Allowing our horizons in life to grow goes beyond simply showing up at work and completing tasks. We often learn more about our industry, company, and colleagues by interacting with the people at our workplace.
Our offices, physical or virtual, offer us opportunities to forge relationships, expand our networks, and gain a better understanding of ourselves and those around us. Cultivating these relationships and learning from them is about aligning your thoughts and actions with the intent to cultivate relationships.
Yet, in remote work environments, it can be easy to feel detached from a team, almost as if they are superheroes who only appear when they are needed, as opposed to maintaining an important element that makes us feel human, which is connection.
Covve’s workshop on cultivating authentic relationships in a remote work environment, facilitated by Hansen Hunt, emphasized the value of intention. Carrying the intention to cultivate relationships creates pathways to connecting with our colleagues. The four panelists, Gary Ware, Charles Vogel, Kat Vellos, and Jenny Sauer-Klein touched on instances where intention is of utmost importance to building connections in a remote work environment.
One way we can apply intention to connect with colleagues is to focus on discovering commonalities. Gary Ware, founder and CEO of Breakthrough Play discussed that by engaging with colleagues with the aim of finding common interests and passions, we are likely to start building relationships with our colleagues.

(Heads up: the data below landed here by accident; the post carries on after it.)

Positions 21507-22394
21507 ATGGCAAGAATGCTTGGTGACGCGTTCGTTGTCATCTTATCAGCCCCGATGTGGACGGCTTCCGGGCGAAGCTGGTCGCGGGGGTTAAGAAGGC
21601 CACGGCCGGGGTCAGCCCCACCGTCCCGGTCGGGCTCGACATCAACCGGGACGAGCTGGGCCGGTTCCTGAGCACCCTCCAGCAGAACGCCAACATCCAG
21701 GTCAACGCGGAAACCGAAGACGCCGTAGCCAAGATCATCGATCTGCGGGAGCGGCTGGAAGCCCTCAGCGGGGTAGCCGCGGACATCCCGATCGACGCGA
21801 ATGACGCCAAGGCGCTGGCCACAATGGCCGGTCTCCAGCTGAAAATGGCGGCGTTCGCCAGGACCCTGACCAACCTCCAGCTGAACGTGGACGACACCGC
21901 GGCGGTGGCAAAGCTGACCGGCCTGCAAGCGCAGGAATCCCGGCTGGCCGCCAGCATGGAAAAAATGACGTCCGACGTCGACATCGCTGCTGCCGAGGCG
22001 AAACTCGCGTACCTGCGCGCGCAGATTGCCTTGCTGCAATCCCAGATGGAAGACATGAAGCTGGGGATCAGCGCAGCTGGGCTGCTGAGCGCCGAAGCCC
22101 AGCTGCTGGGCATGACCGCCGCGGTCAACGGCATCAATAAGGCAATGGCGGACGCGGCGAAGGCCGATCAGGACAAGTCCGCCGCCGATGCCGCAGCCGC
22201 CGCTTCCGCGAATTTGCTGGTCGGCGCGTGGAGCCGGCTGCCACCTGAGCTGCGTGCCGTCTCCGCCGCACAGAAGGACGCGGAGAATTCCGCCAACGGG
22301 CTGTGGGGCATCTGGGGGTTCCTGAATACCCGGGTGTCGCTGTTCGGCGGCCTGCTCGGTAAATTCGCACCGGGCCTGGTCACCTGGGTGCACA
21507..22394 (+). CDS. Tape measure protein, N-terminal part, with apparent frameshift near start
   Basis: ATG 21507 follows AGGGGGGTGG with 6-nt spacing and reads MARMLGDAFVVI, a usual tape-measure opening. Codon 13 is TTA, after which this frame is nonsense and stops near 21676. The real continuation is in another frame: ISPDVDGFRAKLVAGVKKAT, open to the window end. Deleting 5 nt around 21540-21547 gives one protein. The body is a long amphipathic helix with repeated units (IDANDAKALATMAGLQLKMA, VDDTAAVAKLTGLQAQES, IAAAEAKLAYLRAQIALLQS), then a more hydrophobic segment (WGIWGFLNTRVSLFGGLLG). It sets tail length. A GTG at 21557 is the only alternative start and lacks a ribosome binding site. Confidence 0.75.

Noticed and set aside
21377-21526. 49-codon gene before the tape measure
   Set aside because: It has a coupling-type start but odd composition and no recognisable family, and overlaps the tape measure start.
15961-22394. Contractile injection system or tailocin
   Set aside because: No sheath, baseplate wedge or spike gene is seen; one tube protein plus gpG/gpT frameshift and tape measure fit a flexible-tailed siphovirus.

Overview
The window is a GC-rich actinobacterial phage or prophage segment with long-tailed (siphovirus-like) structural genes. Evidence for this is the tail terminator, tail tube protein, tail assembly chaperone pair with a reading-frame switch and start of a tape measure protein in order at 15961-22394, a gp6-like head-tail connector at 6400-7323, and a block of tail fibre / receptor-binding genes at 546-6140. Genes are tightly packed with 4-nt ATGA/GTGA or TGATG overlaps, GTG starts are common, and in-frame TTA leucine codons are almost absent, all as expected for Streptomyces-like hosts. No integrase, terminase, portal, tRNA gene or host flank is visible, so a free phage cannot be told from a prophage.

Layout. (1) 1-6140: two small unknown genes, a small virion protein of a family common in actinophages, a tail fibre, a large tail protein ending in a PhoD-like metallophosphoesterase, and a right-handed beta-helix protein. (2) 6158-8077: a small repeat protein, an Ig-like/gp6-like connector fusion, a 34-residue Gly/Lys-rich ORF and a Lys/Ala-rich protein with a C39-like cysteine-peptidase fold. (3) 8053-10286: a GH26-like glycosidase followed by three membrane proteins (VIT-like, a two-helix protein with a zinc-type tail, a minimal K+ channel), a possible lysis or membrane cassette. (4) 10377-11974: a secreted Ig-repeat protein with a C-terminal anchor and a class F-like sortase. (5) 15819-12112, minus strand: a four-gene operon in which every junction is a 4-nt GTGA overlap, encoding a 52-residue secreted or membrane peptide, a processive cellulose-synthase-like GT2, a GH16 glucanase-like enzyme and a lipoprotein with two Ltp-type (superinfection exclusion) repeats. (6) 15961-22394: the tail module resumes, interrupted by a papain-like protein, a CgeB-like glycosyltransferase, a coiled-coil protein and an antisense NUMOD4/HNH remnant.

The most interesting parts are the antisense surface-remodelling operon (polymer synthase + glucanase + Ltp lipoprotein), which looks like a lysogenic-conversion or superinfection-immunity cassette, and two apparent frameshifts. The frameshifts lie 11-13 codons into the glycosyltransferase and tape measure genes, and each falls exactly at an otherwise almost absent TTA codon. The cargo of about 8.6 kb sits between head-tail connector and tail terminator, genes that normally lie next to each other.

He expressed that “if we dig hard enough, we will find that we are more alike than we are different, and that’s something that takes intention.” This is especially true in a remote work setting, where colleagues don’t interact as intuitively and freely at the office.
The four panelists gave an example through an exercise in finding as many commonalities as they could in three minutes, showing the power of intention. They discovered that they shared eight common elements, from which coast they reside in in the US, to their beliefs in pickles. Engaging with colleagues in this way signals to them you are open and willing to learn more about them, creating an environment that makes them feel safe and that they belong.
Creating opportunities for genuine connections requires going beyond watercooler small talk at the office, or the usual exchange of “good mornings” in the virtual team channel. By intentionally setting the stage for intimate conversations, you develop greater trust and rapport with connections.
Jenny shared that whether it’s through small virtual gatherings or dedicating time during meetings for personal check-ins, deliberately carving out space for open dialogue allows for deeper connections to form.
When it comes to cultivating deeper connections, Kat Vellos, one of the four thought leaders and founder of weshouldgettogether.com, expressed that “the thing to remember with the way that we use questions with intention and with purpose is to acknowledge that they are a doorway to connection.” Asking questions shows curiosity, and care. However, it is crucial to bear in mind that when aligned with intention and purpose, questions can create the foundations of a lasting relationship.
Intentionality lies at the core of cultivating authentic connections in a remote work environment. It requires a conscious decision to prioritize vulnerability, empathy, and active participation. By intentionally seeking out commonalities and creating spaces for meaningful conversations, we can transcend the physical barriers of remote work and create a network of genuine relationships.
Updated on 23 Aug 2023.